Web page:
Saturday, December 5, 2015

Paris March for Life Cancelled Over Risk of Last-minute Shut Down by Police

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Jeanne Smits, Paris Correspondent

PARIS, December 4, 2015 (LifeSiteNews) – There will be no national March for Life in Paris next month. The leaders of “En marche pour la vie,” an umbrella organization that coordinates a dozen French pro-life associations, made this “painful” decision on Tuesday evening in the wake of the recent bloody terrorist attacks that took 130 lives in Paris on November 13th. Paul Ginoux-Defermon, spokesman for the event, made the decision public this Thursday, quoting the organizers’ fear of seeing the 2016 March prohibited by the Parisian police authorities.

There will be no-one in the streets on January 24th to march for life and against abortion. Officially, over 200,000 chemical and surgical abortions take place in France each year, and the “day-after pill” is available over the counter and distributed in high schools.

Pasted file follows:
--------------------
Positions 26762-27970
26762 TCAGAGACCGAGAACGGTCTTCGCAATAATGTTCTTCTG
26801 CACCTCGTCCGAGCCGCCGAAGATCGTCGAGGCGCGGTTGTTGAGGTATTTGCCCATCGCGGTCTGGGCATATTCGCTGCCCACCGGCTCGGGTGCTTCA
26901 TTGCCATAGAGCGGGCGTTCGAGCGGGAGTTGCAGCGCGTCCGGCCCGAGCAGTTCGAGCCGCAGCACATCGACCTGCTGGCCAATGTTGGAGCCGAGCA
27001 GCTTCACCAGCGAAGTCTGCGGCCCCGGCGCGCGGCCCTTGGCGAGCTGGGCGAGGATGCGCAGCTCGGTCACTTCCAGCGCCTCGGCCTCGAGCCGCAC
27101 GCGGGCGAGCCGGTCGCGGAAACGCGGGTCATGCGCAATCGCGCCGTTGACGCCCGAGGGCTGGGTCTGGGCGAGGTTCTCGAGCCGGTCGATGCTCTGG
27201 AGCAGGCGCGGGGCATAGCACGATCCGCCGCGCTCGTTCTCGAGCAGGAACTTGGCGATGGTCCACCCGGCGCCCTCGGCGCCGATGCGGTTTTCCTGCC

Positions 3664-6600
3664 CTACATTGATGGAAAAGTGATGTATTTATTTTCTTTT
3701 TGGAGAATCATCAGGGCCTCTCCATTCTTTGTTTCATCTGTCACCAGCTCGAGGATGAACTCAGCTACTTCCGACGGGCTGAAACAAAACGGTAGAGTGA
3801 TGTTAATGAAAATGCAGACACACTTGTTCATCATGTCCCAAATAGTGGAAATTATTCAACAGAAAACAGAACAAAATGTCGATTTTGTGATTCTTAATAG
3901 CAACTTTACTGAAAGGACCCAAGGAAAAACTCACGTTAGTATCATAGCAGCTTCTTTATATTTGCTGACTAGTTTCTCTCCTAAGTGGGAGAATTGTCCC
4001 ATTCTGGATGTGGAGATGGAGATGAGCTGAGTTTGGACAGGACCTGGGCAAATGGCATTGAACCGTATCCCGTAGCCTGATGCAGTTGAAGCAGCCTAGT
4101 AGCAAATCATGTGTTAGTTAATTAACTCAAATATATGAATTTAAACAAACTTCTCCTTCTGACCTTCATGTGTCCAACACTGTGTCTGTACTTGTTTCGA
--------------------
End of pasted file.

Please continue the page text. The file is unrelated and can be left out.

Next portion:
The aftermath of the attacks waged by Islamism against the French Republic is making itself felt. Whichever way you look at it, the “Prefecture de police” of Paris, that had acted so violently against the peaceful “Manifs pour tous” against same-sex “marriage” in the months running up to the law’s adoption in 2016, now has a perfect excuse for discouraging and even banning certain public events altogether.

This will be the first time since 2005 that no major pro-life or pro-family demonstration will be taking place in the French capital. Over the years, the annual Parisian March for Life had grown steadily in numbers and attracted many delegations from the rest of Europe and overseas, including the United States.

The 2016 edition would have protested more specifically against the latest attacks against innocent human life. The socialist government has introduced further liberalization of abortion in a series of laws from the start of its term of office in 2012. A new Health Law under discussion has already been adopted by the lower chamber of Parliament, the “Assemblée nationale”, and aims to allow midwives to procure chemical abortions, to create plans of access to abortion in all French regions, assigning minimal quotas to hospitals and clinics in regard to the amount of childbirths registered there, and to scrap the seven-day cooling-off period between an abortion request and the actual operation. Included in the legislation are wider provisions for embryo research as well as a new measure presuming consent for organ donation.

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